Monday, March 8, 2010

Too much mea culpa

Robyn Williams is the presenter of the ABC National Radio's science show - a radio broadcast that has been run since pussy was a pup (ie for just about ever).

This is an abridged version of the 2010 Commonwealth Day address he gave today to a lunch organised by the Commonwealth Day Council, as reported in The Drum on the ABC website.

His strong words are warranted in my view, and scientists who say things that appear to support the skeptics bluff and bluster - like 'they should be more open', when climate science is the most open and transparent of any science, should take note.

As a taster, here is an extract:
At times such as these, we expect goodwill, a sense of national urgency, and a respect for evidence. Bipartisanship, if we're lucky.

Instead, we have a shambles. Science itself is under attack. It is being relegated to a relativistic sideline, where any opinion must have equal merit, where you can bury Darwin, trash the value of vaccination, take herbal unguents instead of science-based medications and avoid GM everything in case it makes you grow horns or give birth to an alien.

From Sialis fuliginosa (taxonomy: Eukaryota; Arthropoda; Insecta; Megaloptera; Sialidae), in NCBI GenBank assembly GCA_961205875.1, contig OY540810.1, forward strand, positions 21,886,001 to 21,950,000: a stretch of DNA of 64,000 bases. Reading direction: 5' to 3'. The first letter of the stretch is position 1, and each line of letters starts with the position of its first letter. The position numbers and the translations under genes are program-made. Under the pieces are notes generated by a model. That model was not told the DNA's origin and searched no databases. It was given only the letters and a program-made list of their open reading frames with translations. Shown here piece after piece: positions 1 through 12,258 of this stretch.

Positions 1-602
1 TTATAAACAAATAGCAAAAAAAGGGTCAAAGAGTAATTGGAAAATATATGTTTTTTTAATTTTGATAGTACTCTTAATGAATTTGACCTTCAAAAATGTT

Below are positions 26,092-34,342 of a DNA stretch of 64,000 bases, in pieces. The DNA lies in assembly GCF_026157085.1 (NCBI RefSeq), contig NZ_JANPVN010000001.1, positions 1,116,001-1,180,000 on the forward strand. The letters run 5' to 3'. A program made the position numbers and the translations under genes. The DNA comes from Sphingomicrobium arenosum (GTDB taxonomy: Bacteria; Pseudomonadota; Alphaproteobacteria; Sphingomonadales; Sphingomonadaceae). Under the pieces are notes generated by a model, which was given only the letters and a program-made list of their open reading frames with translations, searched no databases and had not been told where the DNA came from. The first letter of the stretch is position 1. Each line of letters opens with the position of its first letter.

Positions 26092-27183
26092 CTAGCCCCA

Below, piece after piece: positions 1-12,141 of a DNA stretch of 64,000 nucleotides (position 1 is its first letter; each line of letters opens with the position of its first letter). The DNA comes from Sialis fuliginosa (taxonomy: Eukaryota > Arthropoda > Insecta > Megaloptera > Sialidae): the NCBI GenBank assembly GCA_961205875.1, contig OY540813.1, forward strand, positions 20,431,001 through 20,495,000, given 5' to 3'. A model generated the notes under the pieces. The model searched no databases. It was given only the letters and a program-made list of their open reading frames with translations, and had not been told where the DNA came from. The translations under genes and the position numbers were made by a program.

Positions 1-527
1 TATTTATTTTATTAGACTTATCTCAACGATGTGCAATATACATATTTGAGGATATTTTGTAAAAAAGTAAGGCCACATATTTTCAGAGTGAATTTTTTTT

Or do we have a complete shambles? Actually, not quite. As with so called fundamentalist views among Muslims or Christians, it is a loud minority attracting all this attention, a persistent few in the blogosphere, overwhelming those of you with commonsense and erudition. A recent survey conducted by the Federal Government (in Oz) and presented at ICONN (the nanoscience conference two weeks ago) reveals that 84 per cent of us feel that science and technology are improving society. This survey is one of several that show a majority of us do not wish to occupy the extremes of political opinion or invective.

So why does the opposite seem to prevail? Three reasons, I suggest.

One is that the scientists themselves have been naive, even lazy. When I asked Tim Flannery and Philip Campbell, editor of the journal Nature, their opinion of so called deniers like Ian Plimer, or the incongruous toff Lord Monkton, they just shrugged and said "the climate debate has moved on." Well, it hasn't. It's gone backwards. Not least because the scientists, in the main, have been passive, restrained and much too polite. And after Climategate - too much mea culpa. It's time for them to get their skates on. To be aggressive in the cause of truth.

(My bold for emphasis - because it's also what I firmly believe and have stated on several occasions.)

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